This must be the place
Often times as a journalist, you just simply can’t get to everything.
To an outsider, a journalist is someone on the pulse of things. Though a truthful sentiment, we also are plate spinners, who execute the utmost effort to make sure that pulse keeps beating, keeps pushing forward with new ideas and thoughts.
That said, as an arts and entertainment writer, I deal with an avalanche of messages, proposals and suggestions for stories. And, I truly do love that aspect of my position. I like when someone stops me on the street, at the bar, in a restaurant or just in casual conversation, and says, “Hey Garret, have I got a story for you.”
And many-a-time I will find myself pursing those pitches like a fox after the hound. It puts me in my old pickup truck, on some back road in Southern Appalachia, en route on some possible wild goose chase, all in the hope that subject could spin the greatest story ever told. It’s a ghost I’ve chased after with a reckless abandon for the better part of the last decade.
Thus, I find my “journalistic plate” full to the brim of things to write about (a good problem to have). Yet, working within the perimeters of a weekly newspaper, I find myself with a slew of things I want to showcase to our readers, and only so much time and space to explore their true purpose in our environment. Speaking of that…
Hailing from Murphy (via Gainesville), Holton is a striking acoustic blues singer, well versed in slide guitar and howling harmonies. Her father ran a radio shop in Florida and recorded blues musicians who passed through town. As a kid, Holton discovered the reel-to-reel tapes and became utterly fascinated with the blues, a genre that gets in your blood and slowly takes over your whole aura. At 34, Holton, a sultry and vibrant soul, radiates the essence of the blues — passion, mystery and seduction through six-strings of heartache and redemption. Stay tuned for her debut album, expected to drop this fall.
Haywood 209 Café
If there’s one place writers find safe harbor in this world, it’s within the walls of an All-American diner. Endless cups of caffeinated rocket fuel, a plate of biscuits smothered with sausage gravy, and innumerable characters of all walks of like in search of meals as hearty as conversations with strangers two stools down the counter. Formerly Dean’s Haywood Café, the location was closed to the dismay of Ironduff and Crabtree residents, who looked at the establishment as a centerpiece to their communities in Haywood County. But, the right folks stepped up and retrofitted the cherished restaurant, polishing it up like a shiny new penny.
828.627.3331 or Facebook (search: Haywood 209 Café).
Looming high over the main commercial strip of downtown Maggie Valley, Eaglenest has remained dormant for several years. A state-of-the-art entertainment palace, the building fell on hard times as a result of the 2008 recession. But, since the economy has steadily bounced back, and tourism continually on the rise in Western North Carolina, owner Grier Lackey flipped the light switch back on. Wandering the building, one is in awe of the 800-seat space (and 3,500-seat outdoor natural amphitheater), with possibilities running wild with what (or who) could take the stage. As their schedule quickly fills up with acclaimed bluegrass and country acts, y’all better mark your calendars for upcoming performances by Gene Watson (July 24), Billy Bob Thornton & The Boxmasters (Aug. 28) and Shooter Jennings & The Waymore’s Outlaws (Sept. 25).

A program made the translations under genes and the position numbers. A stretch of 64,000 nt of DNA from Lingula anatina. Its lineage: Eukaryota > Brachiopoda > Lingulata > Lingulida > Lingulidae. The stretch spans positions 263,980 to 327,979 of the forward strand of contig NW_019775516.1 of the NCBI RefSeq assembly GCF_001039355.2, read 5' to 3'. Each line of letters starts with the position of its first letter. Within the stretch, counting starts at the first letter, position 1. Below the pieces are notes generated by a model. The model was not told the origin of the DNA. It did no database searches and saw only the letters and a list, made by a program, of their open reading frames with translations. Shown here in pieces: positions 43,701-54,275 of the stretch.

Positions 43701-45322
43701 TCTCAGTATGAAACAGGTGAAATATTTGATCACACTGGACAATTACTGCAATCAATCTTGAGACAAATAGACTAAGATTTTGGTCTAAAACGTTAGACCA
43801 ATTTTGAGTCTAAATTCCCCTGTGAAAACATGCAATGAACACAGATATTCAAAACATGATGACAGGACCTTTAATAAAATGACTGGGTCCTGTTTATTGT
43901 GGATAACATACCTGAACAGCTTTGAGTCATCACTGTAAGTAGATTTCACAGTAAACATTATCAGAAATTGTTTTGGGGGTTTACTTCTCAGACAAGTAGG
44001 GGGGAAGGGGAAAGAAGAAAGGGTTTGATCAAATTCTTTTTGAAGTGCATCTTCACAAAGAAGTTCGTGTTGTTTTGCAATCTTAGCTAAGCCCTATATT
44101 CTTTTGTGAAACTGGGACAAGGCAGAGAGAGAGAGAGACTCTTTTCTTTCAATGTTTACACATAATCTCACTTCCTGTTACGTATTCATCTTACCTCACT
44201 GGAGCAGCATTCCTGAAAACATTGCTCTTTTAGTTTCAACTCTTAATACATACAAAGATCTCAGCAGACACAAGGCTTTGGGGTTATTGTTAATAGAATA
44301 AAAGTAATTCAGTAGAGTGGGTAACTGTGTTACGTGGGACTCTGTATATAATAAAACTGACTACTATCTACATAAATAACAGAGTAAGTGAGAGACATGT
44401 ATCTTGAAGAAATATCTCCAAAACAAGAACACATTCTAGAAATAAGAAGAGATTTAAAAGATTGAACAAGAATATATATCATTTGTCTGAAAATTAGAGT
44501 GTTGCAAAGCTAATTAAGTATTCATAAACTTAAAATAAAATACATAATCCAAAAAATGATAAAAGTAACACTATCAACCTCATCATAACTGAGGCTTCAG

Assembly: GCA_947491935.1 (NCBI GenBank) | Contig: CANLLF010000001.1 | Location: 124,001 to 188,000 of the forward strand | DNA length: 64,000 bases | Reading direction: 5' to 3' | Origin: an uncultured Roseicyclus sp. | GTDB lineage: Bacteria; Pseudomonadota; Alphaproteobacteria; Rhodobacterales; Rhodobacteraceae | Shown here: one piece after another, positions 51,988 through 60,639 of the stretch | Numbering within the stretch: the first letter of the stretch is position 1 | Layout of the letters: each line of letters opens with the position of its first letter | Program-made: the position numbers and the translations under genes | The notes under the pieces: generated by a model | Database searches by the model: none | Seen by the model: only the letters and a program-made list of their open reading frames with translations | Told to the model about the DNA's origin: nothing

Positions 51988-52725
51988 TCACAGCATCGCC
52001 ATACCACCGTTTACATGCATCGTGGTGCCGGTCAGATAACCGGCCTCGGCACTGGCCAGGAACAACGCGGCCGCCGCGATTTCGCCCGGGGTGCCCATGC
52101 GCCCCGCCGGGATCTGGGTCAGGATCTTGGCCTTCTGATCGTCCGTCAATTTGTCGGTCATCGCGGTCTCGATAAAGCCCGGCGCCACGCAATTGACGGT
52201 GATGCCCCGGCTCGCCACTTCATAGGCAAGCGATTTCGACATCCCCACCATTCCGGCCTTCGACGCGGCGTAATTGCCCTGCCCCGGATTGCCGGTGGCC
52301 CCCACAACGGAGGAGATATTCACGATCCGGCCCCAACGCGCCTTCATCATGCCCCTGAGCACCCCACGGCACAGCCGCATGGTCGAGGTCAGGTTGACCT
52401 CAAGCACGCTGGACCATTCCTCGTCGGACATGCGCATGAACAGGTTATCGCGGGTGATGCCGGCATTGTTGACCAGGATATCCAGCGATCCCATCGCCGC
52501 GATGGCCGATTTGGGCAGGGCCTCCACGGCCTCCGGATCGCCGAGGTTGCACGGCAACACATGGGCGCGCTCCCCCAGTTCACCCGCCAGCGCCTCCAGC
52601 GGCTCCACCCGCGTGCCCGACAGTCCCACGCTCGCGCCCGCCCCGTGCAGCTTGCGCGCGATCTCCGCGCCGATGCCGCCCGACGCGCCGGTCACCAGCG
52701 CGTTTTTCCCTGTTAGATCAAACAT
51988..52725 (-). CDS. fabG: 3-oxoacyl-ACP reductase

Mad Anthony’s Bottle Shop & Beer Garden
So, you’re telling me they carry 40 taps of craft beer and literally hundreds of bottle selections from around the country and beyond? Sold. Situated a block from Main Street in downtown Waynesville, Mad Anthony’s has stirred up the social scene of this microbrew loving community. The large structure is just the gateway to this cozy property. Grab your pint glass and head out the side door for the wide-open backyard, filled with picnic tables, large shady trees and curious faces ready to strike up a chat with someone they’ve seen around town, but never had the chance to formally introduce themselves until now.
828.246.9249 or www.madanthonys.bar.
1 The 5th Annual Hillbilly Woodstock will be 11 a.m. to 10 p.m. July 31-Aug. 1 at the Maggie Valley Festival Grounds.
2 The Lost Hiker Bar (Highlands) will have Scott Low (singer-songwriter) Friday, July 24.
3 The “Smokin’ in the Valley” Western North Carolina BBQ Festival will be from noon to 9 p.m. July 24 and 10 a.m. to 6 p.m. July 25 at the Maggie Valley Festival Grounds.
4 A sake class and tasting will be held at 7 p.m. Thursday, July 30, at The Classic Wineseller in Waynesville.
5 Hidden Valley Farm (Clyde) will host Soldier’s Heart (Americana/rock) at 6:30 p.m. Saturday, July 25.